And our meeting was bustin' out with energy and enthusiasm. We had 13 attendees last night, with the welcome return of many of the actors we'd been missing in recent months. I got to tell you, this made casting a dream, and I was thrilled with the dynamic performance of my own play last night.
We opened with a new comedy from August Mergelman's burgeoning collection of short plays exploring different theatrical traditions. This one was A Merry Interlude at Camelot, a medieval cautionary tale about the travails of a henpecked husband. Going into the reading, August was especially concerned about the pacing and although some thought it was a little long, others pointed out that the farce-like dialogue would go a lot quicker when rehearsed.
Next up was the beginning of Grant Swenson's high school fable Four Seasonal Quests. In it, four heroes pursue four quests, each with a different type of ending: comic, tragic, heroic and ironic. The sassy interplay between hero Julian and the feisty heroine Ember, who demands the right to pursue her own quest, was particularly well-done. As for the character descriptions at the beginning, one commenter suggested that the emphasis should be on the different personalities of the characters, rather than their ages,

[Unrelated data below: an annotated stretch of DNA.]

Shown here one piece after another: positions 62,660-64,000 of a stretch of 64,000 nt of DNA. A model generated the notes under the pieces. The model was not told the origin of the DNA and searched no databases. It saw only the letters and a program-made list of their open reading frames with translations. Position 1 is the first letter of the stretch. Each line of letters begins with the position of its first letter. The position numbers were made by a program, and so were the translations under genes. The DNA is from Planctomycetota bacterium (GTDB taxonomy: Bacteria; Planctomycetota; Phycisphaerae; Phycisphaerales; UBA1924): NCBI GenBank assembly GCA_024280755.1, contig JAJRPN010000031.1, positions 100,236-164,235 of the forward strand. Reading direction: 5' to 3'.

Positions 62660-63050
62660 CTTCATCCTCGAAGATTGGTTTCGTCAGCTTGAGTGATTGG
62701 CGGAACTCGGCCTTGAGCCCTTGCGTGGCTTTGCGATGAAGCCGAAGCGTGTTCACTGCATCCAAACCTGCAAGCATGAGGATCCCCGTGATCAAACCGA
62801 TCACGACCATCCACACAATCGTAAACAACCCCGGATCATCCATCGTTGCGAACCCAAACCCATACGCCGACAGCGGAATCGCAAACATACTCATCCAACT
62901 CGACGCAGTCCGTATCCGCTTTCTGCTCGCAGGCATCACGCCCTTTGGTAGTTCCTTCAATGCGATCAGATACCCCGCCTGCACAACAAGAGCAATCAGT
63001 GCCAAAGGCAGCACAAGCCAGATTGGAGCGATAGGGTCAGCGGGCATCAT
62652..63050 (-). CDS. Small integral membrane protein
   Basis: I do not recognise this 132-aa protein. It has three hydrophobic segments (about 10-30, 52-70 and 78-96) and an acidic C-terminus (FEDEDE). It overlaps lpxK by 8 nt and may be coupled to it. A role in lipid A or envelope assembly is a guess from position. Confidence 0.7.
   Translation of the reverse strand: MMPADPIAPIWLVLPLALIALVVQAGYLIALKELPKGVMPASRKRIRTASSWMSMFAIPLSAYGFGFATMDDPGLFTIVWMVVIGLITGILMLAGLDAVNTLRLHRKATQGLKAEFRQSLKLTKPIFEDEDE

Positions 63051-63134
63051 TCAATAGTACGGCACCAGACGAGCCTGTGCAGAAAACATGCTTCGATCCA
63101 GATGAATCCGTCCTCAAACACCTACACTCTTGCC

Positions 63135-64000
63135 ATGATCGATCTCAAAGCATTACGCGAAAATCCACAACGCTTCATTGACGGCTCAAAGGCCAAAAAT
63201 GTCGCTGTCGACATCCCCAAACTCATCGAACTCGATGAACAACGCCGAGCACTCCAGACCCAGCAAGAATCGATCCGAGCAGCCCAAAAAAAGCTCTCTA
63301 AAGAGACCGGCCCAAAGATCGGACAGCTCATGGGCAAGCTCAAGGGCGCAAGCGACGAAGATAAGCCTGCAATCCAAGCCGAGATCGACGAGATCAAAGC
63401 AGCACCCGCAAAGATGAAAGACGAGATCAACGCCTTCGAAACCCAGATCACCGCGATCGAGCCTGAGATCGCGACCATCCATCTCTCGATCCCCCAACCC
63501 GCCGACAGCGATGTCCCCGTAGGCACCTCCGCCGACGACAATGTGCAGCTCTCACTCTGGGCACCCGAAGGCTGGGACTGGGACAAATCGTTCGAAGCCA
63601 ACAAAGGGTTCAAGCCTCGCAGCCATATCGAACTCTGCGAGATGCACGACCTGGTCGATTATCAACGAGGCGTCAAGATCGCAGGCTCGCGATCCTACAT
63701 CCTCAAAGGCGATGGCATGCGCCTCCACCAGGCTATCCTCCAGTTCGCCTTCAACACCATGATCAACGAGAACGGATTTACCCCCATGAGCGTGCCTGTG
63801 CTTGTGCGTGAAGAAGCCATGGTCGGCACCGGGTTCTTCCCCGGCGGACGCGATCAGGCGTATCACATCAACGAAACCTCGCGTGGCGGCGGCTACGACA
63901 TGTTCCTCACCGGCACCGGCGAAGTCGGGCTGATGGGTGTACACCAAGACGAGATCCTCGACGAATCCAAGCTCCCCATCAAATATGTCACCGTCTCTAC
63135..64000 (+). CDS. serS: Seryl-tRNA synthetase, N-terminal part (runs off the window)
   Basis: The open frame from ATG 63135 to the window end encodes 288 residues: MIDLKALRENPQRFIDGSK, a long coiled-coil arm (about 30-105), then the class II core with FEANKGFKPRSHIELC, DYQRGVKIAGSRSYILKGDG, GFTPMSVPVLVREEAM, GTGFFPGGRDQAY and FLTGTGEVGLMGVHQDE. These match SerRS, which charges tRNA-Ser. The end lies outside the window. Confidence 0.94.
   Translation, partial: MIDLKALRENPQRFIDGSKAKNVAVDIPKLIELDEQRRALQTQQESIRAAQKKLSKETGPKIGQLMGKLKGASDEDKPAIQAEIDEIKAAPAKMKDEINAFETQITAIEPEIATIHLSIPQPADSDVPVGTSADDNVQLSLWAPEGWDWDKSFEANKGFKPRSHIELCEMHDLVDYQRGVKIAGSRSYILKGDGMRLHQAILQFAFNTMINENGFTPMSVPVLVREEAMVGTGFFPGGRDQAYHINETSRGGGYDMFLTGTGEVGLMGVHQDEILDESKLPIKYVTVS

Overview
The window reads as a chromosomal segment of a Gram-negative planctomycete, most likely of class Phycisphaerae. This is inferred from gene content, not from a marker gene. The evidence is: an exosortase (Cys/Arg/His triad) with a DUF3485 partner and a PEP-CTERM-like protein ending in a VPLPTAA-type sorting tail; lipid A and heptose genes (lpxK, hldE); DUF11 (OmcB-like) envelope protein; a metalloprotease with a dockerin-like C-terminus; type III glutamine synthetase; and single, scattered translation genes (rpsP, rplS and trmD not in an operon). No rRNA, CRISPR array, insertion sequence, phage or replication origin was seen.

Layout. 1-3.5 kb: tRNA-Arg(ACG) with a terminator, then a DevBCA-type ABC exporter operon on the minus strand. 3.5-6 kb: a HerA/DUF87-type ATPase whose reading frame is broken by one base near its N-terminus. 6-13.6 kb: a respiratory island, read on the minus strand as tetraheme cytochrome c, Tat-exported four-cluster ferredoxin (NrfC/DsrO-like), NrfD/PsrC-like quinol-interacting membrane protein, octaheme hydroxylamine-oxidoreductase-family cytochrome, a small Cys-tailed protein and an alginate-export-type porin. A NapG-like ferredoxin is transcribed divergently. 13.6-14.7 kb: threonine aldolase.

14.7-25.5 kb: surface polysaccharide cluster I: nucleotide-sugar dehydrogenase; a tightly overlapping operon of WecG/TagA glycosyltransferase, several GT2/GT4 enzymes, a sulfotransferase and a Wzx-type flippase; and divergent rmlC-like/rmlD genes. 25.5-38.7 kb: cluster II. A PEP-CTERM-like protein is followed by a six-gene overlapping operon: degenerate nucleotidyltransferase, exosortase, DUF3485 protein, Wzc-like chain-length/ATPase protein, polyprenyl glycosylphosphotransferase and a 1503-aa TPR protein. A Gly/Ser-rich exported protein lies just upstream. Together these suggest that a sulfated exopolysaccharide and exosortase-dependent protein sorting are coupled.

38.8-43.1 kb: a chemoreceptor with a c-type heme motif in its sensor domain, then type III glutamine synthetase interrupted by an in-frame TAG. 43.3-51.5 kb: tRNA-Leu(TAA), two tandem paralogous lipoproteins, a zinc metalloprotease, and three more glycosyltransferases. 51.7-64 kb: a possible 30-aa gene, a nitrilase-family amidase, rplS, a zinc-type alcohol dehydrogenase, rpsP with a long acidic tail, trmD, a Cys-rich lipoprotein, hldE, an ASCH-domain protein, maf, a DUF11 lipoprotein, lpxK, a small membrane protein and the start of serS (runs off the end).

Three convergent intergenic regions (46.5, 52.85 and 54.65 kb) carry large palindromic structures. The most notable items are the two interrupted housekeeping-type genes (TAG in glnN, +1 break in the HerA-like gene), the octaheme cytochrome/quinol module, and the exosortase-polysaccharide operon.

After that we read the end of Sue Bachman's one-act family drama, Having Faith. Here we learn that the elderly Evelyn's difficulties are due to the onset of Alzheimer's. The audience really liked how the story wrapped up, with an upbeat yet realistic resolution, and felt that the emotions, as always in Sue's writing, are admirably true-to-life.
Next we read several new scenes from Chuck Cabell's dark comedy, Hemlock. In these scenes, we saw the financial noose tightening around the neck of hapless heroes, Bryce and Neville, as they're forced to borrow money from a loan shark to keep their death-oriented business going. Everybody loved the humor, and more than one person commented on the delicious irony in the fact that while the brothers are helping kill off others, they refuse to honor their own mother's request for a physician-assisted suicide.
We finished up with the ending of my cocktail party farce Butterfly Effect. All of the plot threads led to a final, shocking twist as one of the characters died a violent death and another character turned out to have plotted the whole thing. Before the reading, I was afraid that the ending might be too dark or that people would hate it because they're left with no one to root for. The consensus was that yes, it was dark, but the farcical elements were so over-the-top and the characters so nasty that it worked.
One side note. Longtime member Jeff Schmoyer brought one of the print-on-demand books he designed for local novelist Bob Spiller. It looked very professional, and I'll be talking to Jeff to see what he can do for my own novels, which I recently made available through Amazon's Kindle Direct Publishing. If you've got a manuscript that's been sitting around, I strongly recommend that you talk to Jeff to see what he can do for you.
For more info, check out Jeff's website at www.jmarsink.com.
See you all next month! Have a great Fourth of July!